My suggestion is to see if a vegetable grower would let you glean a field for your single delivery. I bet they would let you do this. Harvest the day of the delivery, and your recipients will be happy.
Watch for: Pull the silks when you harvest. If they give way, earworms are present.
For information about nutrition, selection, preparation, and storage of sweet corn, along with healthy recipes, see Bulletin #4253, Vegetables and Fruits for Health: Sweet Corn.
This is another plant with which I have a love-hate relationship. I love squash because it is productive and moderately easy to grow, provides bulk in the delivery bag, and has many uses. The production issues involve the room required to grow them, insect pressure, spiny leaves that can irritate your skin, and many food recipients’ lack of interest in eating squash. Some varieties of squash have less spiny habit.
Culture of squash is relatively easy. You can grow from seed or transplant. That flexibility is helpful in keeping a supply of all squashes into the fall. If you have black plastic–covered beds, transplant your squash on 3-foot centers. Use a similar spacing if you don’t have plastic, but you’ll have to weed more often. Your next row can be sown to seed (either at the same time or a week or 2 later). I sow three seeds per hill, and I tend to keep the strongest seedling of the three to continue to produce.
We have had lots of issues with cucumber beetles and squash bugs. If you cover the squash with row covers, that will effectively control the beetles and bugs until you must remove the covers so insects can pollinate the flowers. When you see blossoms, pull the row covers, and hopefully the plants are strong enough to be on their own against the insects. Continue to watch for these two insects. Squash bugs are “true” bugs that suck the juice out of your plant. They can transmit a bacterial disease that can make the plant turn yellow and die. Cucumber beetles just eat the plant.
Squash bugs lay bright shiny greyish brown eggs on the bottom side of leaves, so scouting is a good idea. I highly recommended that you kill the eggs. If cucumber beetle and/or squash bug populations get sufficiently high, you can treat the plants with the organic insecticide PyGanic, but it is annoying and difficult to kill the bugs because they tend to fly away when sprayed.
I prefer yellow zucchini to the standard green variety because they are easier to see. If you miss a green zucchini, the next time you harvest, you have a zucchini log, which is not ideal unless you want to make brownies or stuffed zucchini. A typical plant produces three, sometimes four, harvestable zucchini per delivery, so that will give you a sense of how many plants you need. Select varieties resistant to as many diseases as possible.
Culture of winter squash is like summer squash. The biggest thing to remember is that winter squash produces runners, which can take up a lot of room. They will run into another bed 4 feet away. Harvest is different because you generally harvest winter squash only one time when the fruit is ripe.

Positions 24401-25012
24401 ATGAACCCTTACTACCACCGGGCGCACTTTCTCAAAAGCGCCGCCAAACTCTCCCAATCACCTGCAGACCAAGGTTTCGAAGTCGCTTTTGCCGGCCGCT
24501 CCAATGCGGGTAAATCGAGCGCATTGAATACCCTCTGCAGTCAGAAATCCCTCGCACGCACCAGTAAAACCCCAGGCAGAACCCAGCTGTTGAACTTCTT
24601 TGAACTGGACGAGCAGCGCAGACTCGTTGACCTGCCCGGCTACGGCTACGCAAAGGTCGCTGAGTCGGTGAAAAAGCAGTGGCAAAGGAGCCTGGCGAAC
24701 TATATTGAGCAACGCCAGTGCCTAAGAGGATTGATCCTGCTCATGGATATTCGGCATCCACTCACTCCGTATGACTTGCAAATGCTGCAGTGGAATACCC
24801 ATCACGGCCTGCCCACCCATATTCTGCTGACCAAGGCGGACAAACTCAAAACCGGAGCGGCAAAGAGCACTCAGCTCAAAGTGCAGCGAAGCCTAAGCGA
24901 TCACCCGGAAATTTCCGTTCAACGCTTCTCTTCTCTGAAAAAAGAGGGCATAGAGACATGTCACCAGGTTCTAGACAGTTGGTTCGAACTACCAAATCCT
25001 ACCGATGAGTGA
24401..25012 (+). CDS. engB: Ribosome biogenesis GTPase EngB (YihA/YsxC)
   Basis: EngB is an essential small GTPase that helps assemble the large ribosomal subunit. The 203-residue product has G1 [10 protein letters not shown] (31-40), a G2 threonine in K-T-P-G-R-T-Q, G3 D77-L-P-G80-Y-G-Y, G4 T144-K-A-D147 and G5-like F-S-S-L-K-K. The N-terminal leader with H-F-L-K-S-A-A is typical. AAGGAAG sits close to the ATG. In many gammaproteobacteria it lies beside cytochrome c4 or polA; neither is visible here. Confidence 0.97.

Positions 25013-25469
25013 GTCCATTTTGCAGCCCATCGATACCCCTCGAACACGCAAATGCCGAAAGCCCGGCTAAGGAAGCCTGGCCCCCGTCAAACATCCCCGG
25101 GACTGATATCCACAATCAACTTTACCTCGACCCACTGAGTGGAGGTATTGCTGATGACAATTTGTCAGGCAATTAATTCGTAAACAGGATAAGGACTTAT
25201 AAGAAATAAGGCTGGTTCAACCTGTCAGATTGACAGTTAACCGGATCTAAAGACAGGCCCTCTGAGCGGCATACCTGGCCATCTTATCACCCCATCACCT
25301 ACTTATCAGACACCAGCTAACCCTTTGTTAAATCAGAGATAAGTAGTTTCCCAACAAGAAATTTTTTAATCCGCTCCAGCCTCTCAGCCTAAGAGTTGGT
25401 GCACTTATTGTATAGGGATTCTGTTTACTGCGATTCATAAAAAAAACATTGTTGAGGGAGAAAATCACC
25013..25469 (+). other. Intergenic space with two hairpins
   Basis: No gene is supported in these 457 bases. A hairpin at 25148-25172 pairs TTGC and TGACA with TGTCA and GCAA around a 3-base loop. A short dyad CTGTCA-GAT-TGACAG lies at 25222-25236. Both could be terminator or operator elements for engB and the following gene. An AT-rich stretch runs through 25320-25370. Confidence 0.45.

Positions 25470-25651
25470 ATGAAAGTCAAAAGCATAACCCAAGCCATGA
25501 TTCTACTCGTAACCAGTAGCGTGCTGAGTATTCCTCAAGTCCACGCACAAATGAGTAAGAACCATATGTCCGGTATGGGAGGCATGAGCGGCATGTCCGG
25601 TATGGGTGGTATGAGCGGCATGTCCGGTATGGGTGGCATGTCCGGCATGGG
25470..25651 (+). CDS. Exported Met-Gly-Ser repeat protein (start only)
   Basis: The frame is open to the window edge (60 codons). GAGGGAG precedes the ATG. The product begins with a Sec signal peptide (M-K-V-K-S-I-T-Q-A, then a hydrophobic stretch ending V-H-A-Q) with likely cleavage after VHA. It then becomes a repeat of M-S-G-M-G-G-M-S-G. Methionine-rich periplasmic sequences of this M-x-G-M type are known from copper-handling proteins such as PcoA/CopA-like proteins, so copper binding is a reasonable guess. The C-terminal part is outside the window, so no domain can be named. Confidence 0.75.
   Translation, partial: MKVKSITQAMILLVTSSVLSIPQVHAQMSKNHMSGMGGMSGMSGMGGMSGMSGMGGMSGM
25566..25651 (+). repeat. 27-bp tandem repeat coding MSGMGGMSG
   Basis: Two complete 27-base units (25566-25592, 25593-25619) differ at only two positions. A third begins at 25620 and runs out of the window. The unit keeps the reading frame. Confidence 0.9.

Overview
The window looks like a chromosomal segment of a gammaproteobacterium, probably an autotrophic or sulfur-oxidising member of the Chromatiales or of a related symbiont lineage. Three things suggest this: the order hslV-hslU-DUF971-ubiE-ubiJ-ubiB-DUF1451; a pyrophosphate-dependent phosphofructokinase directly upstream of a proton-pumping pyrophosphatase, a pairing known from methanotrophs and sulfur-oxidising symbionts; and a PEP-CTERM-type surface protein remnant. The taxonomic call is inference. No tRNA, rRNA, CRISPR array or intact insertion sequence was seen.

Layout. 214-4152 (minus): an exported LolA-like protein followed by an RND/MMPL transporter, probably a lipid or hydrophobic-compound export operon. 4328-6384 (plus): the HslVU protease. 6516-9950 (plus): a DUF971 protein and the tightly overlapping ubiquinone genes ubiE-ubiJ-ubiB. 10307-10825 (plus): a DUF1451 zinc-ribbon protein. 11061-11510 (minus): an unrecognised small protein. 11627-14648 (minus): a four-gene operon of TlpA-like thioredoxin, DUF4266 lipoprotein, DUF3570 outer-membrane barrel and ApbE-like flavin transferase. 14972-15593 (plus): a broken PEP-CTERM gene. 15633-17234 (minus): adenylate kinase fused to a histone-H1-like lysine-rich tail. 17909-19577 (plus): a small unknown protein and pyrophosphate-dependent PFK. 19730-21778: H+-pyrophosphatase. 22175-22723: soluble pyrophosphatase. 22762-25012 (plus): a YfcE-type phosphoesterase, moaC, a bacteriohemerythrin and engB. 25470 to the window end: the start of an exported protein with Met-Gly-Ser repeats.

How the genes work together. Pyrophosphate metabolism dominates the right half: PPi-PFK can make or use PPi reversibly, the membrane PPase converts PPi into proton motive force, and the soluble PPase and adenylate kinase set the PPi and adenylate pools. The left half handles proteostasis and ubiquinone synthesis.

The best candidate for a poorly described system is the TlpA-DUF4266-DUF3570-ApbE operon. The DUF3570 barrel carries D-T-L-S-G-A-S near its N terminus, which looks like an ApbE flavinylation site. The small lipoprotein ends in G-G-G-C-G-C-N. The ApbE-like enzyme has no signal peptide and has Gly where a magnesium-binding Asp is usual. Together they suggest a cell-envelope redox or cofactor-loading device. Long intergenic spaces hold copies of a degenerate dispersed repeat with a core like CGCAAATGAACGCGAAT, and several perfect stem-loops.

Cultivar types include acorn, butternut, and delicata. Each of these varieties produces 3–5 fruit per plant. You can determine ripeness of acorn squash by the patch on the bottom of the fruit. If the patch is orange, the fruit is done growing and is likely ripe. Delicata are long yellow squash that have green stripes. They are ripe when they turn from light tan to deeper yellow with bright deep green stripes. Butternut squash should be well-sized and deep tan in color, and the peduncle (the stem that holds the squash fruit to the plant) should be hard and dry and snap when you harvest them. The dry peduncle is the best measure for ripeness.
Watch for: Squash bugs and cucumber beetles will be your biggest concerns.
For information about nutrition, selection, preparation, and storage of squash, along with healthy recipes, see Bulletin #4257, Vegetables and Fruits for Health: Zucchini and Summer Squash and Bulletin #4176, Vegetables and Fruits for Health: Winter Squash and Pumpkins.
Cucumbers are the number one favorite vegetable for senior food recipients of our program. They start asking for cucumbers when we deliver early harvested spring greens. So, this is one vegetable to transplant in a few varieties that come in at different times, and plan to sow some seeds to stretch out the harvest.
Culture is very similar to that of zucchini or summer squash. Cucumber beetle is the number one pest, so covering the plants with row covers is essential. I recommend that you select varieties resistant to powdery mildew and as many other diseases as possible. Most plants produce about 10 cucumbers per plant. So, if you plan to give a cucumber or two per delivery and if you have, say, 40 recipients, I’d plan on having 20 producing plants at a time. Make sure to spread those producing cucumbers over as much of the summer as possible.
Cucumbers can climb well. Growing some in small garden greenhouses can be a way to get some cucumbers early in the year.
Watch for: Cucumber beetles and powdery mildew on leaves.
For information about nutrition, selection, preparation, and storage of cucumbers, along with healthy recipes, see Bulletin #4254, Vegetables and Fruits for Health: Cucumbers.